Further reading on the subject: Alessandra Pioselli, L’arte nello spazio urbano:L’esperienza italiana dal 1968 a oggi, Johan & Levi Editore, 2015
 The artist himself has repeatedly stated that the line is important to him because “it contains the idea of design, and the design, as the first formalization of an idea, contains the idea of the project.” From an interview with Giacinto Di Pietrantonio, Flash Art 307 Dic-Gen 2013
Lucio Fontana, Luce spaziale, 1951 [currently at Museo del Novecento, Milan].
Initially presented in the former Church of Gianelline at the Fondazione Remotti in Camogli, near Genoa, the work has found its largest formalization to date at MAXXI in Rome as part of “Dialoghi con la città“ curated by Laura Cherubini
After MAXXI, the work was subsequently installed at the Fondazione Sandretto Re Rebaudengo in Turin, in the form of a chandelier made of over a thousand light bulbs.
 See the speech with which, in June 2015, the American tycoon Donald Trump announced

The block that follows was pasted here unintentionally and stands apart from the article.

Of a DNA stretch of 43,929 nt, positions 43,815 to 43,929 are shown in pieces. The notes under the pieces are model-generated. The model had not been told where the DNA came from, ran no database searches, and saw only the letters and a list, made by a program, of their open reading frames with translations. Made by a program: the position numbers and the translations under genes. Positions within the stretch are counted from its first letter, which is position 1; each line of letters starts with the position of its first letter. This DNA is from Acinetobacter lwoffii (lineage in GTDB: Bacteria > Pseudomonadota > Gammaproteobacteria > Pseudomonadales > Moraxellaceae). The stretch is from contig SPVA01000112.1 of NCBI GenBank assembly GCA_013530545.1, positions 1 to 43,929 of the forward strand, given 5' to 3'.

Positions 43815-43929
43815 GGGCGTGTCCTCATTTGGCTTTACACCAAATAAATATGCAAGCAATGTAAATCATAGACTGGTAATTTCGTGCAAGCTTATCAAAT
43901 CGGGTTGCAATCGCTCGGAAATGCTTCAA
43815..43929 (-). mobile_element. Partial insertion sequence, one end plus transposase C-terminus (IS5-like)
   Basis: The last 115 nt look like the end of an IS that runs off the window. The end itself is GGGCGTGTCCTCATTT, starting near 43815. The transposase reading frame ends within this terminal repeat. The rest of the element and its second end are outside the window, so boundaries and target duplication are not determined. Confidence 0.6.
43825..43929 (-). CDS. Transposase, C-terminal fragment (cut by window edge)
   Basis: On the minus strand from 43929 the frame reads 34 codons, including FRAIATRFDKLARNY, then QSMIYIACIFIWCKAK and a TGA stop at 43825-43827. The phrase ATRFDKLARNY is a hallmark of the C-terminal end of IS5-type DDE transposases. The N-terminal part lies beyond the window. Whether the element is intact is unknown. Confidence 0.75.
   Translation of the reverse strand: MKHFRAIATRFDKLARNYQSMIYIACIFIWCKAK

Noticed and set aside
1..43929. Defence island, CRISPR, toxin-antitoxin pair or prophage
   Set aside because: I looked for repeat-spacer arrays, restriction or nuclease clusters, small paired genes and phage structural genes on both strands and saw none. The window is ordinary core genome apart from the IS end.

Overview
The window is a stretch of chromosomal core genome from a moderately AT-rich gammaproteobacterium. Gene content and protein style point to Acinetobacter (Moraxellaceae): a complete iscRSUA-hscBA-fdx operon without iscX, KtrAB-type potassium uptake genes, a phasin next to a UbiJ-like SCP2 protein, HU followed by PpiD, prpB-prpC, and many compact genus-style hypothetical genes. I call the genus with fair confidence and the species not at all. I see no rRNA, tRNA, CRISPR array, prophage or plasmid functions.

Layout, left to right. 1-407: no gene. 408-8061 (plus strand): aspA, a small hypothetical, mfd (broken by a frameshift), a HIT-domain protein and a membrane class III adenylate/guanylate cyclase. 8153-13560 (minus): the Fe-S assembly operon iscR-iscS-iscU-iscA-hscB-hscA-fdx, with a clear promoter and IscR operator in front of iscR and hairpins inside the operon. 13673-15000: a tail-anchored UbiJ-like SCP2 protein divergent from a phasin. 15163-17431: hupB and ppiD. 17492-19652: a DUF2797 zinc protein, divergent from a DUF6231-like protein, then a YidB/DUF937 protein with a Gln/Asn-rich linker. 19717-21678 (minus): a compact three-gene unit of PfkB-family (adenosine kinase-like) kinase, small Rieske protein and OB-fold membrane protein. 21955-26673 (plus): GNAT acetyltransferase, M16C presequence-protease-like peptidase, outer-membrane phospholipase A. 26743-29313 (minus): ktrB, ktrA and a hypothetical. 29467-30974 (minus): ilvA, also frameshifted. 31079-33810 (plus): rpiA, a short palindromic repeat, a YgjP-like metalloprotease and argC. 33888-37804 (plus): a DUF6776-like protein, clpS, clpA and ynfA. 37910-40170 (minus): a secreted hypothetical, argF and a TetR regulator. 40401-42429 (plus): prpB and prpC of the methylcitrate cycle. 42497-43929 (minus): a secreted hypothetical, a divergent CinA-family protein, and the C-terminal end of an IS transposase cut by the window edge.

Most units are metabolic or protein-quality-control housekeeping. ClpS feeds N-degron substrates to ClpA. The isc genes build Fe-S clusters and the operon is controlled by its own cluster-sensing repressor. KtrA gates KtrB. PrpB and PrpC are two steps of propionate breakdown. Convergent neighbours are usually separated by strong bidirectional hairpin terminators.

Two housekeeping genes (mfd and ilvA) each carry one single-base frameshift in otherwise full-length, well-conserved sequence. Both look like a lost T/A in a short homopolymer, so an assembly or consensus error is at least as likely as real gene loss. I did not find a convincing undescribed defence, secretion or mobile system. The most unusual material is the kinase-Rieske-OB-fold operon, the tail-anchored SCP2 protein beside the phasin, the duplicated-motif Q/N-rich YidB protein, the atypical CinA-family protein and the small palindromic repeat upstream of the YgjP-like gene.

announced his candidacy for President of the United States in the 2016 election: “I will build a great, great wall on our southern border and I will make Mexico pay for that wall.”
 As Garutti said about the frescos during our brief meeting: “There is not a single centimeter that hasn’t been painted. Gelatin, water, and pigments: it’s a mix that undermines the static nature [of the building]. A terrific combination! ”
 “Where painting covers the architecture entirely, virtually denying its main feature: stability”[Ibid., Flash Art, # 307]
Bernard Berenson, Piero della Francesca. O dell’arte non eloquente, Electa editrice, 1950
Roberto Longhi, Breve ma veridica storia della pittura italiana, Sansoni, 1980
Francesco Guccini, Canzone delle domande consuete, 1990
 For me, the priority was to make a work that would not be rejecting by the townspeople, a work with minimum environmental impact, that would shift the linguistic level to avoid populist demagogy. All this meant, as it does today, working on the method in a political way, rather than making a political work. In public projects I have glimpsed the danger of the self-referential nature of the art system. So I have understood that it was necessary to ‘go toward’… and, in the end, what is a work if not an encounter? To ‘go toward’ contains a political idea; and in this sense my work is political, precisely because it aims at establishing a plot of relationships with the city” [Achille Bonito Oliva, “Alberto Garutti”, in Enciclopedia della parola. Dialoghi d’artista. 1968-2008, Skira Editore, Milano, 2008